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Tourism bureau to move to mobile visitor centers in 2021
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Tourism bureau to move to mobile visitor centers in 2021

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Downtown Transit Center

DAILY PROGRESS FILE

The Charlottesville Albemarle Convention and Visitors Bureau has decided to close its two brick-and-mortar visitor centers in the Transit Center on the Downtown Mall and the rail depot in Crozet.

The local tourism bureau has plans to close its two brick and mortar visitor centers in Charlottesville and Albemarle County and move to mobile van-based visitor centers.

The Charlottesville Albemarle Convention and Visitors Bureau said the change will help it “reach and interact with even more visitors” and meet them at events and area businesses. Currently, the centers are in the Transit Center on the Downtown Mall and in the historic train depot in Crozet.

The bureau plans to have the two mobile visitor centers — one for Charlottesville and another for Albemarle — on the road in 2021.

“Hopefully by the spring, when maybe things are better in terms of COVID, we can really hit the ground running with this new solution,” said Brantley Ussery, director of marketing and public relations for the CACVB. “But of course, everything is just so up in the air, and we’re just being as nimble and agile as best we can with everything.”

Ussery said the bureau plans on buying Ford Transit vans, which will be covered on the outside with city and county imagery, and will be filled with brochures and other items for visitors to market the area.

“What’s so exciting for us about this is that we’re now going to be able to intercept the visitor where they are versus having them come to a storefront location,” he said. “We’re going to be able to take these mobile visitor centers and we can meet them up at Carter Mountain Orchard, we could meet them at a winery and interact with potentially hundreds of visitors in one day and go to where the visitors are versus having them come to us.”

Across the country, other destination marketing organizations are using mobile visitors centers, including in Arlington

The CACVB board has not talked about the change in open session. At the board’s August meeting, CACVB Executive Director Courtney Cacatian said as the bureau hasn’t been able to have visitors in the transit center, it had set up a table outside of the Old Metropolitan Hall.

“We didn’t see the visitation we wanted to see at that location, so after a month trial we packed it up, and we set up a tent outside of the transit center,” she said. “So the tent is a temporary solution, but at least we’ve been able to engage with folks in that location.”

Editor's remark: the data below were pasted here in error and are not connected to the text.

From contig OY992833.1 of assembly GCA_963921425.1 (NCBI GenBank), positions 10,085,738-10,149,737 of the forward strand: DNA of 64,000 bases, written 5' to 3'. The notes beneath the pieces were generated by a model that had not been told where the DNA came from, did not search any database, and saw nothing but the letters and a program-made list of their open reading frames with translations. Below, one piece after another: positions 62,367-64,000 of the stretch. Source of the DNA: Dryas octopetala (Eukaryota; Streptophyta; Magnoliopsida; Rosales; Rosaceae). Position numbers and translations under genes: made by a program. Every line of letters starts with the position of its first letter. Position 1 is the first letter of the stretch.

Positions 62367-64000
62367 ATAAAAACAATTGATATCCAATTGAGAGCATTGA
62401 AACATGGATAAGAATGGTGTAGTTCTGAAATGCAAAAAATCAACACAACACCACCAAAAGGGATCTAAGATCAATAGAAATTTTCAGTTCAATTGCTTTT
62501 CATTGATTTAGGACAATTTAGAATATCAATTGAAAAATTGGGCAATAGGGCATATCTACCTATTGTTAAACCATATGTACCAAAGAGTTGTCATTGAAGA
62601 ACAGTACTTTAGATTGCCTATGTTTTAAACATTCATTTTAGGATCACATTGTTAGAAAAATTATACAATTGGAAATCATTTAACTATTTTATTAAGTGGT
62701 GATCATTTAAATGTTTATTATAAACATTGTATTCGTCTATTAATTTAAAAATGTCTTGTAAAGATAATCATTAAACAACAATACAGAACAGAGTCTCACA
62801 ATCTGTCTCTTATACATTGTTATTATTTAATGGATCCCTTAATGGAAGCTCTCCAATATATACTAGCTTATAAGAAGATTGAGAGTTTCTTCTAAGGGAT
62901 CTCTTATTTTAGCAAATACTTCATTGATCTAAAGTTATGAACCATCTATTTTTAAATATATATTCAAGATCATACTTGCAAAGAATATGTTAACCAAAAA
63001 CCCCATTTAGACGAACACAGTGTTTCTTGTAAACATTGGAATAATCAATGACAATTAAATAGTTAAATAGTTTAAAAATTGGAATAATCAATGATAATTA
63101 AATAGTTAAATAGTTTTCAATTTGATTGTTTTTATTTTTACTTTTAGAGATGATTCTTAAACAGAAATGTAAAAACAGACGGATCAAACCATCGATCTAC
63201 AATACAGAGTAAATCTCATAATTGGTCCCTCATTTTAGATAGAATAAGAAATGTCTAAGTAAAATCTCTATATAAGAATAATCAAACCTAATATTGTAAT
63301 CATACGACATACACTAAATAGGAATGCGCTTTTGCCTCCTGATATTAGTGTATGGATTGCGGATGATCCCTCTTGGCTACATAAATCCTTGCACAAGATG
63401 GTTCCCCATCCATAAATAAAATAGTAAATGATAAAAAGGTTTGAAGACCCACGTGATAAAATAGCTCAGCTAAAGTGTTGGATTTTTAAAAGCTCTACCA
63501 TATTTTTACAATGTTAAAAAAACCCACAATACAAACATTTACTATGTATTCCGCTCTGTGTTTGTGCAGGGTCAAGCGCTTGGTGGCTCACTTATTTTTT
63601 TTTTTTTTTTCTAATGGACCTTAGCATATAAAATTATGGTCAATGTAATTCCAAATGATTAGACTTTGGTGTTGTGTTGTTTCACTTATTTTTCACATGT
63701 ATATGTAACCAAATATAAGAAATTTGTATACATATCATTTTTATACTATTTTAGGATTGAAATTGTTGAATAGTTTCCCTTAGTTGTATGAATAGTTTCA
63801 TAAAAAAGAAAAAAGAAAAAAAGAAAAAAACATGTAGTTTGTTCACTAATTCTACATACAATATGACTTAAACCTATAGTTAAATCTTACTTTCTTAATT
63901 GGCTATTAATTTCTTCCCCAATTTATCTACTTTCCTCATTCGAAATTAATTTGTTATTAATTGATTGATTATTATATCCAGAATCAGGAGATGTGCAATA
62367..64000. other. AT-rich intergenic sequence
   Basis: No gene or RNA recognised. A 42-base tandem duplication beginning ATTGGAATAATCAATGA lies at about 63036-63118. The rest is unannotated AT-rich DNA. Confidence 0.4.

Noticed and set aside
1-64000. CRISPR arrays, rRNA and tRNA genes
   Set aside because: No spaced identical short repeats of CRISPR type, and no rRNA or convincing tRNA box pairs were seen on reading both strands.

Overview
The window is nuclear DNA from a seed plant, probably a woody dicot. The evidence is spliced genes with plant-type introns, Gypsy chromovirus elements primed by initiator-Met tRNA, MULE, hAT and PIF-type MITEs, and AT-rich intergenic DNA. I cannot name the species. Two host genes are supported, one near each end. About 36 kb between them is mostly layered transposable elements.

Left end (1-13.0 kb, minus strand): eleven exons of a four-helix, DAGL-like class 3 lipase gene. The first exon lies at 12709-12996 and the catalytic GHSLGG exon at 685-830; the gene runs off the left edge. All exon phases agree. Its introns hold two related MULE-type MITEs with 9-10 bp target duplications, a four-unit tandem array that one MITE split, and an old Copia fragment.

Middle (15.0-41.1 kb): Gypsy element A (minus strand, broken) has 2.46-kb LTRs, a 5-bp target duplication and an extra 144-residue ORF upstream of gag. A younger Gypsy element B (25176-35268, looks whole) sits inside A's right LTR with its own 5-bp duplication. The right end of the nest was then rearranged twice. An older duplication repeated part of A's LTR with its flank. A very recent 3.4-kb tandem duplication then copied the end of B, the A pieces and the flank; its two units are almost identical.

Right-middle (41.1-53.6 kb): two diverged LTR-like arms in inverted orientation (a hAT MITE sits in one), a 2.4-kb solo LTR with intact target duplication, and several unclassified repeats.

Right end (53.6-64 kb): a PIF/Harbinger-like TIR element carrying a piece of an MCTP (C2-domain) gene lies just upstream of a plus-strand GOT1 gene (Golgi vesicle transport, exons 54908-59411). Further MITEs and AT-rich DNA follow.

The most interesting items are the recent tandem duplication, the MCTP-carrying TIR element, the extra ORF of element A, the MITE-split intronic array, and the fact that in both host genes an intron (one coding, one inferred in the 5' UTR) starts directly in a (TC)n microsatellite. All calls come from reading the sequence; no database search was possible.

The board went into closed session at the end of the August meeting to discuss CACVB leaseholds.

After coming back into the meeting, the board passed a resolution authorizing Cacatian to “negotiate any and all modifications to the terms and conditions of the CACVB current leaseholds in the city in the county, including, but not limited to, renewals, rents, extensions and terminations, and to execute any required documents or instruments pertaining there to within the constraints of the CACVB budget.”

The bureau receives its funding from a portion of the city and county transient occupancy tax, which is levied on hotel and short-term rental guests.

According to budget documents provided in the August meeting packet, the bureau’s budget for this fiscal year is $1.9 million, with about $1.2 million coming from Charlottesville and $750,000 coming from Albemarle. In that document, approximately $63,000 is budgeted for rent and $4,900 is budgeted for mileage.

The CACVB’s offices are also currently located in the Transit Center, and Ussery said it’s unlikely that the offices will remain in their current location.

Board member and Albemarle County Supervisor Ann H. Mallek said she was shocked at first, but does like the idea of going where people are with the vans.

“When we try something brand new, there’s no guarantee that it’s going to work but doing the same thing and expecting a different result is not always a good idea either,” she said. “I’m optimistic that it will be an improvement and we will be able to tell our story with new technology and going where people are clustered around, when we can cluster again.”

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